Coffey: Imagine yourself in the job before you phrase your answers, research to avoid faux pas and use the STAR model to respond.
Janet: Read their advert, take note of the buzzwords they use and use them to describe yourself. It sounds too obvious but it works. If they want a “self-starter” say you are. Make it easy for them to recognize that you have the qualities they need. Don’t be subtle.
Michelle: Don’t fold your hands in front of you it makes them think you’re a close person and you’re not the interested in the job, keep you hands open.
I also do a quick 5 minute meditate session before going in. helps clear the mind and get ready for those quickfire questions you will get.
Suzanne: Research the company’s culture and values. Make sure your behavioral responses fit with their values. Use their company vision (they’re long term goal) when asking them questions (how do they see this role in helping them achieve their vision of…). Shows research and cultural fit – and never forget culture is 90% at interviews- your CV got you through the skills/experience/education hurdle.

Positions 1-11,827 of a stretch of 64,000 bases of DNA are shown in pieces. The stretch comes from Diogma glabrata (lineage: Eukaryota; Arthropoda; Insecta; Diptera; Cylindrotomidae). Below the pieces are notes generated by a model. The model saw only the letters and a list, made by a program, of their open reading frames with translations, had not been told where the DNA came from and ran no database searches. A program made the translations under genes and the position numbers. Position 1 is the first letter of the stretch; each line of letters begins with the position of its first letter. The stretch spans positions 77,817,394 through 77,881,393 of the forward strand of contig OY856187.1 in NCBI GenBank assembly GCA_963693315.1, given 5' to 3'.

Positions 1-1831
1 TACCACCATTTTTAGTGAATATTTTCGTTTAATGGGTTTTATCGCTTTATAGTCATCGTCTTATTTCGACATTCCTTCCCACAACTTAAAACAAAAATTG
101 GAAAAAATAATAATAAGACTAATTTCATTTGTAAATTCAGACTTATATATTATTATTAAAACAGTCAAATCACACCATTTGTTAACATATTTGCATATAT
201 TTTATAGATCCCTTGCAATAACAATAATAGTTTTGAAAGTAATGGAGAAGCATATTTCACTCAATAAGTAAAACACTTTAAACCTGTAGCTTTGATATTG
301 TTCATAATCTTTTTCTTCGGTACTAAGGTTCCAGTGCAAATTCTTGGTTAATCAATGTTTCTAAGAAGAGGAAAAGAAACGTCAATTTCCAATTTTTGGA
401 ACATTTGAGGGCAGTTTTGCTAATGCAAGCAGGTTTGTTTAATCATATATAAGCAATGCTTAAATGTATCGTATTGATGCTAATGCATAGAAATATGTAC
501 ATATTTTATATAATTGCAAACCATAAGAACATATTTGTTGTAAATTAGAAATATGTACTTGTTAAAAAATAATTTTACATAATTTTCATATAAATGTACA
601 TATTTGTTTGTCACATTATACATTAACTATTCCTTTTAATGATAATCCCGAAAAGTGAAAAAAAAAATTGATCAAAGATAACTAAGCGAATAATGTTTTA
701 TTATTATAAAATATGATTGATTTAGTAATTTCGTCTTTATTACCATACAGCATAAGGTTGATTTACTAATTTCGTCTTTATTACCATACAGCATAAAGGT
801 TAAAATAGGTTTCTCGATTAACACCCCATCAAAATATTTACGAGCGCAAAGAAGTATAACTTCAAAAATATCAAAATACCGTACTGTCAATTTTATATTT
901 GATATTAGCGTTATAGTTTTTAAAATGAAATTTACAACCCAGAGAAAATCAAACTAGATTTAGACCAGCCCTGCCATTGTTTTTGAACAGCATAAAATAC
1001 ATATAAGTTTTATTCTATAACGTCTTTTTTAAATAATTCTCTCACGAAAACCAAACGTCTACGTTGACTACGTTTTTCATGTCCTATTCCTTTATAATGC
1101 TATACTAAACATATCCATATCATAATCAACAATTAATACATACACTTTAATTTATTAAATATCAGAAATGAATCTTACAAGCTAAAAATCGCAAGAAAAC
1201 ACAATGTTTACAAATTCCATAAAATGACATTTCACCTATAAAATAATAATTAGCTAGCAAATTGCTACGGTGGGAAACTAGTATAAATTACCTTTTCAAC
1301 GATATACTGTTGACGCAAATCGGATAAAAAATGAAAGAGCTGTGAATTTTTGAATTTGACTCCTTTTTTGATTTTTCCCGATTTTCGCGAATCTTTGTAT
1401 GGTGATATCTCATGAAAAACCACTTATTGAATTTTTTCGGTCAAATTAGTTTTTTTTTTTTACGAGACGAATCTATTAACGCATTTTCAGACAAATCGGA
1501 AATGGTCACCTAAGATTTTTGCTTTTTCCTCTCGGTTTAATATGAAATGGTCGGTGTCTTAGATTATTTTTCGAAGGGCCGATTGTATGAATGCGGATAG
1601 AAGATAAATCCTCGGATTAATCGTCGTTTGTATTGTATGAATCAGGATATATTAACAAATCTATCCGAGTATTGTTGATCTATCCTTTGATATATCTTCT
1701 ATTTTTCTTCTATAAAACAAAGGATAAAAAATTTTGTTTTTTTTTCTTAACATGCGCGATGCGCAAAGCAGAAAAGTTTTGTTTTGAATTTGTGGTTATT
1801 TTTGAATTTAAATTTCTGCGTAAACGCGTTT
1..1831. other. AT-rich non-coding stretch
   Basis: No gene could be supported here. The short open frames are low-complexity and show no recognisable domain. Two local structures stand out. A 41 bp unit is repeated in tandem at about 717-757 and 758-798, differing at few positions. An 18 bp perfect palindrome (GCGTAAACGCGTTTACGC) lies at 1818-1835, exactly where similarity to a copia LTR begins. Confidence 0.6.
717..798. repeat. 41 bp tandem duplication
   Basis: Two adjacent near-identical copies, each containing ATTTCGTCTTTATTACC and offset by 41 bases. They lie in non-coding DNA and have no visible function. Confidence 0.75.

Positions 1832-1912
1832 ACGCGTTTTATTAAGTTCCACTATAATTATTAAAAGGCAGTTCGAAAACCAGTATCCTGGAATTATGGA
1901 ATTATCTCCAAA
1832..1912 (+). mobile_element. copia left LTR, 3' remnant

Gen: Make them laugh. In fact make them like you. All things being equal (similar qualifications, experience etc.) the person who charms the panel gets the job.’
Tom: I saw a briefing note on how to answer difficult questions from a job agency and it had this one: What would you say are your weaknesses? [Or variation] So the strategy with the answer is like this: identify something you didn’t do so well [in the past] like say painting landscapes. Say how you addressed this by [insert up skilling process you undertook] in a specific and practical way [went painting in the Dandenongs every Sunday arvo for the next 3 months]. So you turn a weakness into a strength and demonstrate you are a champ at the same time. It’s not really what they asked but it is the answer you choose to give.
Lou: Be someone they would like to work alongside. You can unleash your inner nutter once you have it in the bag.
Michelle: Nothing beats enthusiasm.
Caity: I always treat it like *i* am interviewing *them*, which I am. How do I know if want the job until I find out what they are like and what’s required of me? I don’t want to end up in a job I hate, and they don’t want to employ someone who is going to hate their job, so really – it’s up to me to interview them more than the other way round. And connect with them. If you’ve decided you do want the job, then treat them like the besties that they are going to be very soon.
Jenny: Brainstorm every question you would ask a candidate going for this job and have a mock interviewwith a friend/partner/dog.
Every time they ask a question take a moment to really think about what they’re asking. This gives you time to decide how you’ll answer and shows you’re a person who is thoughtful and considerate.
Dress for the job you deserve.
And this from Raie was my favorite;
You have to go in radiating ‘I really want this job but I don’t need it.
Go get ‘em tiger!